I’ve occupied my present home in Northcourt Avenue, Reading for 30 years, but I’ve lived in the Whitley area my whole life. In that time, I’ve witnessed a lot of change as Reading has grown and the number of people living and working in the town has followed suit. Traffic and parking issues appear to be an inevitable part of this growth.
I find Northcourt Avenue a perfect spot to live in; it’s close to facilities such as the Royal Berkshire Hospital, the town centre and the railway station, and it has a regular bus service. I made the decision that this home would be my “forever” home when I entered my fifties; caring for elderly relatives who have been forced to surrender their driving licences and for whom hospital visits have become a little more routine has added to my belief that this area is one in which I’d like to stay.
Our local shopping amenity, the Christchurch Green parade, has always offered most of what we need. I can recall the post office was behind the green grocers shop when I first moved to Northcourt Avenue in 1989. One would have to negotiate one’s way through the shop and past Mrs Franklin, the shop owner, who looked quite fearsome. You almost felt obliged to make a purchase of the rather sub-standard fruit and veg on display in order to pass through, then you’d go down a step to the very cosy wooden-clad room that was the post office This was well before the days of safety glass to protect the employees from potential robberies.
Many readers may remember the dog that lived in the post office. I think he (or she) belonged to one of the ladies who worked there; I think he was elderly, big and black, but he hardly moved from his spot on the floor and took little interest in the surroundings, perhaps lazily wagging his tail if a passing customer bent to stroke him.
Over time, the parade has significantly altered. Although Lloyds chemists is always so busy, it’s wonderful to have a local pharmacy where one can collect prescriptions. The two supermarkets have expanded over the years, offering a greater selection of food products to cater for the local student population which has become far more culturally diverse.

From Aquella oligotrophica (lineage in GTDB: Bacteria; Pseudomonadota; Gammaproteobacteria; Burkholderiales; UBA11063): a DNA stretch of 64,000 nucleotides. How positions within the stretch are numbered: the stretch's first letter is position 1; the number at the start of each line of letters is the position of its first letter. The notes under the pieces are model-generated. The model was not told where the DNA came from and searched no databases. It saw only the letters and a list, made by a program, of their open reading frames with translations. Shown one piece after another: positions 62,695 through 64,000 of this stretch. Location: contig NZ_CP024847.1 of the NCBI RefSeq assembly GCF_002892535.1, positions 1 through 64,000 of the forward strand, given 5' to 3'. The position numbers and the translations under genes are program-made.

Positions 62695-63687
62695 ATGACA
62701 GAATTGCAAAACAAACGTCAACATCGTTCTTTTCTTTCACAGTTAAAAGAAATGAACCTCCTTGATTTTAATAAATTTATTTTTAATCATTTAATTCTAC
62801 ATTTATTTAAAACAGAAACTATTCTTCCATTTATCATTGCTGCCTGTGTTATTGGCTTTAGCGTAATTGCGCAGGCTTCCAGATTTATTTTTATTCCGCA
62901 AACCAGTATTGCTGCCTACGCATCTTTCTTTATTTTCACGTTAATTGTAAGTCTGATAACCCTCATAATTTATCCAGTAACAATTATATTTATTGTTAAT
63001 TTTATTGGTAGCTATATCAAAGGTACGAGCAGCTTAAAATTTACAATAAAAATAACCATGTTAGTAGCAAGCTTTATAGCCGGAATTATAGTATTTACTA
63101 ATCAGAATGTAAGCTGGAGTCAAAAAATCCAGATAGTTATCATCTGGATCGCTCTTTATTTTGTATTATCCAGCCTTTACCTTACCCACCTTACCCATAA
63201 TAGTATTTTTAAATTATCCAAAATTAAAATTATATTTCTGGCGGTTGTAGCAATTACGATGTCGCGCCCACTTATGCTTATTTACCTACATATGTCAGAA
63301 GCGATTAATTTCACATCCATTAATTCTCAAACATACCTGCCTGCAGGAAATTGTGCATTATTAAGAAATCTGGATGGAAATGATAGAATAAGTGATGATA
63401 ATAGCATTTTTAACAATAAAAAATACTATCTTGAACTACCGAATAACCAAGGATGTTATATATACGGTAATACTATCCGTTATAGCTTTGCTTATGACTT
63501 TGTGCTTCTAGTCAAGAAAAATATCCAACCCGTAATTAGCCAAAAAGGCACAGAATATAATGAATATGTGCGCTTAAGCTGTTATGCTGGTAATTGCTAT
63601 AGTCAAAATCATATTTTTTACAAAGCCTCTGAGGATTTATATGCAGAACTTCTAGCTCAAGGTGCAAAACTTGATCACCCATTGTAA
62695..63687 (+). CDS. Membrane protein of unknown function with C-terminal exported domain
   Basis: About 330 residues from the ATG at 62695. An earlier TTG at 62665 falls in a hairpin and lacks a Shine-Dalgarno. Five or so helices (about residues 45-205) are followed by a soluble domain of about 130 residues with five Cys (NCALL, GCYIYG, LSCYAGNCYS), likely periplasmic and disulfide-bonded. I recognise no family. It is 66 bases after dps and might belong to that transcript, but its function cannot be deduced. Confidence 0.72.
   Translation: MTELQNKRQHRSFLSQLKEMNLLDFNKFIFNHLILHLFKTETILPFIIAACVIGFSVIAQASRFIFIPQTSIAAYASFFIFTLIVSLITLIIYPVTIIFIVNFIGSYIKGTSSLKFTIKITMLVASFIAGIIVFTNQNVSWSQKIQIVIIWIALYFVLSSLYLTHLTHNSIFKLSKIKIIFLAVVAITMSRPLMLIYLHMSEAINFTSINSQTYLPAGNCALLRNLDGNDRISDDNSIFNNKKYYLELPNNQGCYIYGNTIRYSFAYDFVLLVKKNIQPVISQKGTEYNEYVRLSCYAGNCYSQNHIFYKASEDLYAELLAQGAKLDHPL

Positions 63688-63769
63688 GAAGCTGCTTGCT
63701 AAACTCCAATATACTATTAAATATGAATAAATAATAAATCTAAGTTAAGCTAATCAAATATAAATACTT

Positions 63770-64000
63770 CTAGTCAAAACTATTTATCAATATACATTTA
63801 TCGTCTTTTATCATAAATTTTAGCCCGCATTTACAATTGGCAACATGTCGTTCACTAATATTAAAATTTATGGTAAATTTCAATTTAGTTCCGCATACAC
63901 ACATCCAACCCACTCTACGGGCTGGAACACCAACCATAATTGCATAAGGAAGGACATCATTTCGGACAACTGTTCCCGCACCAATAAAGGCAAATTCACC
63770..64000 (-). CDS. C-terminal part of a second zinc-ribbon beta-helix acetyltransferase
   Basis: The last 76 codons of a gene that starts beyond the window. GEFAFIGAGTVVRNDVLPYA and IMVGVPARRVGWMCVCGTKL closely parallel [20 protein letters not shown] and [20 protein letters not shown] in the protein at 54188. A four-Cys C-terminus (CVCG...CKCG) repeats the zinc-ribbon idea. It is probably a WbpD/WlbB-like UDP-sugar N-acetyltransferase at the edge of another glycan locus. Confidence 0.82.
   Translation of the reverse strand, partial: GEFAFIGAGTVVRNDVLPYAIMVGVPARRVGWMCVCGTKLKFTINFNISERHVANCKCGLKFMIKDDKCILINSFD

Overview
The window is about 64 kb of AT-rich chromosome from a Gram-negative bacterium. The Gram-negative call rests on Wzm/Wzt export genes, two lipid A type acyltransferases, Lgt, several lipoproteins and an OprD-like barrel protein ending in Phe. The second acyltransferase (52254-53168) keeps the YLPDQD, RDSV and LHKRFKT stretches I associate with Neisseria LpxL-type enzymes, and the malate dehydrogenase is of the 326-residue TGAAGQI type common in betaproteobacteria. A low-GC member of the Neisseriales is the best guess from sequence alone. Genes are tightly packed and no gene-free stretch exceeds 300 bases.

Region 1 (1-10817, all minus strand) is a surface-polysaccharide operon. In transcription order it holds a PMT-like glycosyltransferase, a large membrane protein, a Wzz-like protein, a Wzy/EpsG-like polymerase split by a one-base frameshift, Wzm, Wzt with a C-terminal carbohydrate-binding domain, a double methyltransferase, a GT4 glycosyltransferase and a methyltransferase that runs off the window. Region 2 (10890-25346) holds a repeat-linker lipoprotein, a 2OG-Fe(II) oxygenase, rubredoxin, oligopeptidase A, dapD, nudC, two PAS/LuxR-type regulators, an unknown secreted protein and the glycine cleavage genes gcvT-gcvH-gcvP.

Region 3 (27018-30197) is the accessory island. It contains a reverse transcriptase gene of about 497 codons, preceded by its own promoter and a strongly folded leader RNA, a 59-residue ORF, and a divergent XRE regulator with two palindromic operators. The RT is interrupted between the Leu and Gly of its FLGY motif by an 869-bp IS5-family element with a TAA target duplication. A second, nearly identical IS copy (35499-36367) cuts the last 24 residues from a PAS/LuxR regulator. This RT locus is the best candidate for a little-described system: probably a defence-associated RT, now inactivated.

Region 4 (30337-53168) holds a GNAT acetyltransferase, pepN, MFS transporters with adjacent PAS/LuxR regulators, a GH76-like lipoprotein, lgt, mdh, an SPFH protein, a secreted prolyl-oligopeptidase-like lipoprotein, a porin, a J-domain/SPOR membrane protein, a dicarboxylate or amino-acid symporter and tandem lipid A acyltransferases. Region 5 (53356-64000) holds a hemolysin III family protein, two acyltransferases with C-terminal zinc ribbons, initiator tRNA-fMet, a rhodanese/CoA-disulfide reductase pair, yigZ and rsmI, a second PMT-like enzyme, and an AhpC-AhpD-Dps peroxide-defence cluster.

There’s been an increase in the number of fast food outlets and takeaways in the last five or six years. The Indian restaurant Sizzling Spice replaced the French restaurant that was there before it, but before long we had Domino’s Pizza, which replaced a fast food takeaway. Thankfully, Domino’s bid to extend licensing hours from 1am to 5am was refused by Reading Borough Council (RBC) after local residents raised objections about the extra noise, litter and disturbance this would bring to the area.
On 27 August, the Planning Inspectorate dismissed an appeal against RBC’s decision to refuse an application to convert the former launderette at 60 Christchurch Road into another takeaway restaurant. There had been local objection to this proposal, especially given that RBC’s draft local plan specifically identifies the Christchurch Road shops as a local centre.
Section RL3 (pages 109-110) sets out plans for the vitality and viability of smaller local centres. There is specific guidance about the composition of the key frontage:
Within district, major local and local centres, development will be permitted provided that:
- There would be no more than two consecutive A5 takeaways, and no more than 30% of the length of the key frontage would be in takeaway use.
There is now another planning application to convert the former NatWest bank at 76 Christchurch Road into yet another takeaway.
By my calculations, out of the 13 shop units on the Christchurch Green frontage, four (31%) are currently being used for fast food. Including the former bank conversion and the (now disallowed) conversion of 60 Christchurch Road, that would have risen to six (46%).
We need to address and prevent this massive influx of food retail units that threatens to devastate the parade which provides relevant local services and facilities to the community. RBC’s draft local plan is there to provide some sort of protection to areas such as this, but within present financial constraints, the local authority struggles to adequately perform its role.
It’s therefore up to us, the local community, to remain vigilant and take collective action when necessary.
As chair of NARA (Northcourt Avenue Residents Association) I will continue to work with neighbours to preserve the area as one we can all continue to make full use of. Councillors Ashley Pearce and Rob White have been and continue to be actively involved in working alongside us.